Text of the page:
Website Sticks to Glues

DN Staff

April 24, 2006

3 Min Read
Website Sticks to Glues

Adhesion confusion. It's a condition that can affect even the best engineers when it comes time to bond unfamiliar or dissimilar materials. The web, though, can bring a bit of clarity to adhesives.

For a site that boils adhesive choice down to its simplest elements, check out This to That (http://rbi.ims.ca/4921-531). As the site's name suggests, it provides advice on how to glue things together. Its simple interface asks you to pick adherend materials from two drop-down menus - one labeled "this" and the other, "that." You click the "Let's Glue" button to get back adhesive suggestions and bonding tips.

So if you select "ceramic" from the "this" menu and "metal" from the "that" menu, the site returns both epoxy and cyanoacrylate products. And it suggests that the epoxy will form a stronger bond with a visible bondline, while the cyanoacrylate is recommended for applications where adhesive needs to remain unseen.

As for bonding tips, the site recommends cleaning the metal surface for the best adhesion.

The site's biggest limitation is that the very simplicity that makes it so easy to use also limits its utility. The material categories are too broad for many engineering purposes. The lists, for example, break the very large world of polymers down into just four categories - plastics, styrofoam, vinyl and rubber. Metals and ceramics likewise don't get any detailed treatment by type.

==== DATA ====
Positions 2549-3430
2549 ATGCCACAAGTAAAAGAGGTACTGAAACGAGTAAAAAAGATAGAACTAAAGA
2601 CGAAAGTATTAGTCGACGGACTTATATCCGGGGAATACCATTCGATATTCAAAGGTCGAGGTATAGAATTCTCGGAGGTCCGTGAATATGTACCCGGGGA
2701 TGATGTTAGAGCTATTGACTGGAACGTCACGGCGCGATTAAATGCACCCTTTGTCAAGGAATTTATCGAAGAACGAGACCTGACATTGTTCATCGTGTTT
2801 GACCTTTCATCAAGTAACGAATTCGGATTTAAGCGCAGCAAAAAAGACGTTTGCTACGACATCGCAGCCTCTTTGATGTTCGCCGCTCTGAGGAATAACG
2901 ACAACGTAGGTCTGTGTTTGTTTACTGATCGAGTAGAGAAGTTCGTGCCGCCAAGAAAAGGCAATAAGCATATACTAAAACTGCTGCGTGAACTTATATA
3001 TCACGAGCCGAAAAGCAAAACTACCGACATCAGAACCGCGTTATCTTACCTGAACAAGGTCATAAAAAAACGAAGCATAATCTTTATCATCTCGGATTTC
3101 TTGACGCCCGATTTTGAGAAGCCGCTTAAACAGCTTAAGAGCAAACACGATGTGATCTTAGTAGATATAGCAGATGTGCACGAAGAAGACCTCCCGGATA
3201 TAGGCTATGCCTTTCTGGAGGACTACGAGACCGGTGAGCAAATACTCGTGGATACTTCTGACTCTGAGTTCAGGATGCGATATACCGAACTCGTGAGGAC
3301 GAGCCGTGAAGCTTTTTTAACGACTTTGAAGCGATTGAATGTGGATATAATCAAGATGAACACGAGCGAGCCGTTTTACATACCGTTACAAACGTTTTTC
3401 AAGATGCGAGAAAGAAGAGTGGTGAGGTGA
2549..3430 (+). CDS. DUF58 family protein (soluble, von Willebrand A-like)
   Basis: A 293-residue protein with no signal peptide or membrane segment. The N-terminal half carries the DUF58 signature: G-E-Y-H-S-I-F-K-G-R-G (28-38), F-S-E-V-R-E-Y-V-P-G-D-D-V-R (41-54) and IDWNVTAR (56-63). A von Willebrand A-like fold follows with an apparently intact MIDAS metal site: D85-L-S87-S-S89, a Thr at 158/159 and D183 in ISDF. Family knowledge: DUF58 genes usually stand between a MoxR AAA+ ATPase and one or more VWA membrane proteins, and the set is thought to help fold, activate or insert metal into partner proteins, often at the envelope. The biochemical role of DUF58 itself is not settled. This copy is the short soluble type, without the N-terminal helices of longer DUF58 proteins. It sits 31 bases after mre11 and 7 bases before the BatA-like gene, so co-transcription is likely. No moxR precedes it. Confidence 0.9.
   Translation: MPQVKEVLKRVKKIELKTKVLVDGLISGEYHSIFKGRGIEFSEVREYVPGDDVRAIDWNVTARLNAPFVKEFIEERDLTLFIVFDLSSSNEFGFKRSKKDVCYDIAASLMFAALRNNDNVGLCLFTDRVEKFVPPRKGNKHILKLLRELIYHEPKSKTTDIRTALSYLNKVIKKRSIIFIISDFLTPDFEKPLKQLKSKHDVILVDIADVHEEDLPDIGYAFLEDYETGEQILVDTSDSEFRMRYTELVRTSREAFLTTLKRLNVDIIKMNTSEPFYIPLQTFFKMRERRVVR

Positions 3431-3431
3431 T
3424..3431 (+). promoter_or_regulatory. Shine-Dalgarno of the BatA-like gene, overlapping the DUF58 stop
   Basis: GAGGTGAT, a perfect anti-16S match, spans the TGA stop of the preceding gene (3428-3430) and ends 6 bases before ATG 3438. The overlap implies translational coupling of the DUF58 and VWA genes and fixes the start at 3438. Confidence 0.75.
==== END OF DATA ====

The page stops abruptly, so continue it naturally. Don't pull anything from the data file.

Still, this site can be a good starting point for researching adhesives, thanks to the links it provides. Follow the links on the results page, and you'll find much more detailed information about each adhesive mentioned.

For example, the metal-to-ceramics page contains a handful of links to specific epoxy products with information about toxicity, open time, cost for consumer quantities and availability. It also links to the official product pages for each adhesive.

The site also has some hidden gems in its FAQs:

On a less serious note, the site offers up its share of glue-related trivia and contains links to news stories, including a cautionary tale involving an unfortunate victim of a glue-covered toilet seat at Home Depot. Click on http://rbi.ims.ca/4921-535 if you really want to know more.

Finally, the site even offers a bit of glue philosophy that many adhesive-addled engineers will appreciate. "We do know one thing for sure," the site's philosophy page proclaims, "There is no such thing as the All Purpose glue. Every glue has its pros and cons."

Reach Senior Editor Joe Ogando at [email protected].

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